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Burundi's President Evariste Ndayishimiye sacked his prime minister and a top aide in a high-level purge Wednesday after warning of a "coup" plot against him.
He sacked his prime minister Alain Guillaume Bunyoni and his cabinet chief General Gabriel Nizigama on a day of high drama in the troubled central African country.
At a hastily called parliamentary session, lawmakers approved the appointment of security minister Gervais Ndirakobuca to replace Bunyoni as prime minister in a unanimous 113-0 vote, the national broadcaster RTNB said.
Bunyoni's departure came after Ndayishimiye, who has been in power for just over two years, last week warned of a coup plot against him.
"Do you think an army general can be threatened by saying they will make a coup? Who is that person? Whoever it is should come and, in the name of God, I will defeat him," Ndayishimiye had warned at a meeting of government officials on Friday.
The fate of Bunyoni, a senior figure in the CNDD-FDD party, the former rebel group that has ruled the impoverished country for years, was not immediately known.
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Nizigama was replaced by Colonel Aloys Sindayihebura, who until now has been in charge of domestic intelligence within the National Intelligence Service.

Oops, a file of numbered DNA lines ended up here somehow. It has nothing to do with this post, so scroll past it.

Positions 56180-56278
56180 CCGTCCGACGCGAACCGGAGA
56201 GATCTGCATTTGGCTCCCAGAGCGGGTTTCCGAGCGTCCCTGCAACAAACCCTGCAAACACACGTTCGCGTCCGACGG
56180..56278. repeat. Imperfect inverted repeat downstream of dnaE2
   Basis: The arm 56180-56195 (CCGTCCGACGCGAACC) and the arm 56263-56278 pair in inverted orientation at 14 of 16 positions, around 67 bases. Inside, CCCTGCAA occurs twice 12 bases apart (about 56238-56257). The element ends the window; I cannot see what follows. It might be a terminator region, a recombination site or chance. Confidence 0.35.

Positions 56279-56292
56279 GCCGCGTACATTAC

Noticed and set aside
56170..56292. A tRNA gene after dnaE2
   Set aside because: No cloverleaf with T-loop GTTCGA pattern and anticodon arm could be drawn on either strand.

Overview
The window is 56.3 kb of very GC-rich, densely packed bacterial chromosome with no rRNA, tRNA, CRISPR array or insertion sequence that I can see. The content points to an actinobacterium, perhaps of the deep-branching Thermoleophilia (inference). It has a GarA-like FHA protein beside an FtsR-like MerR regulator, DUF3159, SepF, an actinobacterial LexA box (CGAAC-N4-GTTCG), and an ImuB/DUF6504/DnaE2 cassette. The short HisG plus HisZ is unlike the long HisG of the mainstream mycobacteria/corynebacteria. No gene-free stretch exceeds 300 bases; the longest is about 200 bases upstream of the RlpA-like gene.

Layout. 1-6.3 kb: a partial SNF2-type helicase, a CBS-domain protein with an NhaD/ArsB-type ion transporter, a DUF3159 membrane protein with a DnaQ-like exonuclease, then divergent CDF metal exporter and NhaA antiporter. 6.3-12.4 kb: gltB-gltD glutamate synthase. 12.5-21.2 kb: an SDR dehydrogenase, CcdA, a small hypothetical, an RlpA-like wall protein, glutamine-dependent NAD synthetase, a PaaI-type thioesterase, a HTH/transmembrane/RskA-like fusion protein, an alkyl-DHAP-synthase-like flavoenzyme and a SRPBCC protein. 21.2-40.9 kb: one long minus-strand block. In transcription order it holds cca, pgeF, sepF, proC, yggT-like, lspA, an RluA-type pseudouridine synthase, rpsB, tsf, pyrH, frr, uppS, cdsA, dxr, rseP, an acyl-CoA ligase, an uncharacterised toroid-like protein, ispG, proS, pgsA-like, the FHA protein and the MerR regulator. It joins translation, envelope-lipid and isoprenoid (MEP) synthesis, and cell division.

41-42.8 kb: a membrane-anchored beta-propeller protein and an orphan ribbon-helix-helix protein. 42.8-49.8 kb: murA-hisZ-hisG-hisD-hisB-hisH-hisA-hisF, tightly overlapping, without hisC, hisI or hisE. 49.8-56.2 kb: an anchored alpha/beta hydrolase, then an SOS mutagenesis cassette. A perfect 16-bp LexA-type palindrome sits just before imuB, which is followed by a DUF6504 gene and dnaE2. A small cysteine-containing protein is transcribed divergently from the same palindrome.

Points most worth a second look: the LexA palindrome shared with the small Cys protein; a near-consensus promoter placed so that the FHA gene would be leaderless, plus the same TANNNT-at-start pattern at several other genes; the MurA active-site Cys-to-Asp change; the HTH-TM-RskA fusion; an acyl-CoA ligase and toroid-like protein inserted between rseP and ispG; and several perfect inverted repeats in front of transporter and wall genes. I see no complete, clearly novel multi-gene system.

Decades of instability
Ndayishimiye took power in June 2020 after his predecessor Pierre Nkurunziza died of what the Burundian authorities said was heart failure.
His election in May 2020 had offered promise after the chaotic and bloody rule of his predecessor, although the country has failed to improve its dire record on human rights.
Nkurunziza had launched a crackdown on political opponents in 2015 that left 1,200 people dead and made Burundi a global pariah.
The turmoil erupted after Nkurunziza launched a bid for a third term in office, despite concerns over the legality of such a move.
The United States and the European Union had imposed sanctions over the unrest that also sent 400,000 people fleeing the country, with reports of arbitrary arrests, torture, killings and enforced disappearances.
Earlier this year, both resumed aid flows to the landlocked nation of 12 million people after easing the 2015 sanctions.
Civil society groups have returned, the BBC is allowed to broadcast again and the EU -- Burundi's largest foreign donor -- has commended efforts to fight corruption.
Ndirakobuca, the newly appointed premier, was among those sanctioned in 2015 by the United States for "silencing those opposed" to Nkurunziza's third term bid.
Burundi's history is littered with presidential assassinations, coups, ethnic massacres and a long civil war that ended in 2006 and left some 300,000 dead.
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